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QUICK TAKE: Sand Box Is A Delightful Trek Of Par-3 Fun

Par 3 at the Sand Box (Courtesy, Sand Box)

ROME, WISCONSIN | The words Sand Box connote fun, and that is a very apt way to describe the short course that Bill Coore, Ben Crenshaw and one of their design associates, Jim Craig, have crafted at the Sand Valley resort. Opened on May 1st, it features 17 holes, all of which are par-3s. They range in length from 50 yards to 150, with some borrowing design characteristics such from venerable greens as the multi-tiered Biarritz and Double Plateau. There are two sets of tees, one dubbed Crenshaw (at 1,652 yards) and the other Coore (1,272 yards), and trowels embedded in the turf mark both. The resort also gives golfers the option to play the entire track with a putter at 739 yards. Small, easy-to-carry pencil bags are provided, and as a rule, a player needs only to bring three or four clubs.

Coore and Crenshaw have built short courses before, most notably the Bandon Preserve at the first golf resort Mike Keiser ever developed, on the south Oregon coast. And the best par-3 tracks compliment the bigger courses they abut, either as venues for those no longer willing and able to play 36 holes in a single day or places to stage late-afternoon/early-evening competitions that are often contested with beers and cigars in hand. They also have a way of educating people as to how they need to execute short-game shots on the larger layouts and giving them different sorts of ways to practice them.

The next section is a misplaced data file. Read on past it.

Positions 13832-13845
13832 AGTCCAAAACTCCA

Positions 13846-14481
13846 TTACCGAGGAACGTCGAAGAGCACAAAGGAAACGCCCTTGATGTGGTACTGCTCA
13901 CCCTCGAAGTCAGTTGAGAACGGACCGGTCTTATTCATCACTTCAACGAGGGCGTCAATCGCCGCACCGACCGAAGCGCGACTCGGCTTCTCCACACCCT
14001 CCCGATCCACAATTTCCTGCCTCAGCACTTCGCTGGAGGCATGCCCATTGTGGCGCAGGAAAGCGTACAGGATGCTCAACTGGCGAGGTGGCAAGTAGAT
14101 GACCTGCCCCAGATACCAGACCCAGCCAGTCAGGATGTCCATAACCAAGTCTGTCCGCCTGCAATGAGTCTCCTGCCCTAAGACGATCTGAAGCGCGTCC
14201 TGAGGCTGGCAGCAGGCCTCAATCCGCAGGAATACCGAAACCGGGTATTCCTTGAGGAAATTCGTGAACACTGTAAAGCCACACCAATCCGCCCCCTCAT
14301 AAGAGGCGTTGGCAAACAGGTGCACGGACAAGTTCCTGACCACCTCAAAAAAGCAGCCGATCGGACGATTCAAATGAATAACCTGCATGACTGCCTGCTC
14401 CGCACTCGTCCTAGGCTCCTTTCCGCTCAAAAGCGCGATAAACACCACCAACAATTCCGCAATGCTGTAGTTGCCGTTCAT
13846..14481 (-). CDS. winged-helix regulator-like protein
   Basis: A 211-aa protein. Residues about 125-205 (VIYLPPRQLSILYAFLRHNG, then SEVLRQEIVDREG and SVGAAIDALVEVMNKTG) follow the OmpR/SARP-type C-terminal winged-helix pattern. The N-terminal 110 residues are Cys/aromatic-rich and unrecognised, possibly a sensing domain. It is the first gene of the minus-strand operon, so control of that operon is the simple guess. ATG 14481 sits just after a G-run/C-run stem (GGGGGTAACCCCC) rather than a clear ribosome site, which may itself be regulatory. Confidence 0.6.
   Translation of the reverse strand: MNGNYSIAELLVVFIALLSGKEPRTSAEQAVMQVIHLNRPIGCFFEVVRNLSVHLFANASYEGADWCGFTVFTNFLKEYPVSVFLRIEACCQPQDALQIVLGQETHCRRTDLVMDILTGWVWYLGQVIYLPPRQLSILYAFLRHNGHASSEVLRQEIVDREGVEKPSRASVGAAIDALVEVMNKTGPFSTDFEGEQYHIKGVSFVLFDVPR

The Sand Box is one of the very good ones, and I liked it from the moment I stepped to the first tee, just two wedges and a 7-iron in my bag (for the two longer holes) as well as a putter. The terrain is quite similar to the 18-hole tracks that currently exist here – Sand Valley and Mammoth Dunes – with turf that plays firm and fast and testy bunkering. There are expansive waste areas of sand, and lots of character to the undulating ground. I hit full wedges, half-wedges and bump-and-runs. I also take some long putts from off the greens. And when I get thirsty, I reach into one of the iced-filled canoes that are placed between a few of holes and pull out a beer. I find a “fresh squeezed” IPAs from the Deschutes Brewery in Oregon to be particularly tasty on a hot spring day.

A round takes an hour or so, but it feels like much less when all is said and done. But time flies when you are having fun. And the Sand Box is a lot of fun.

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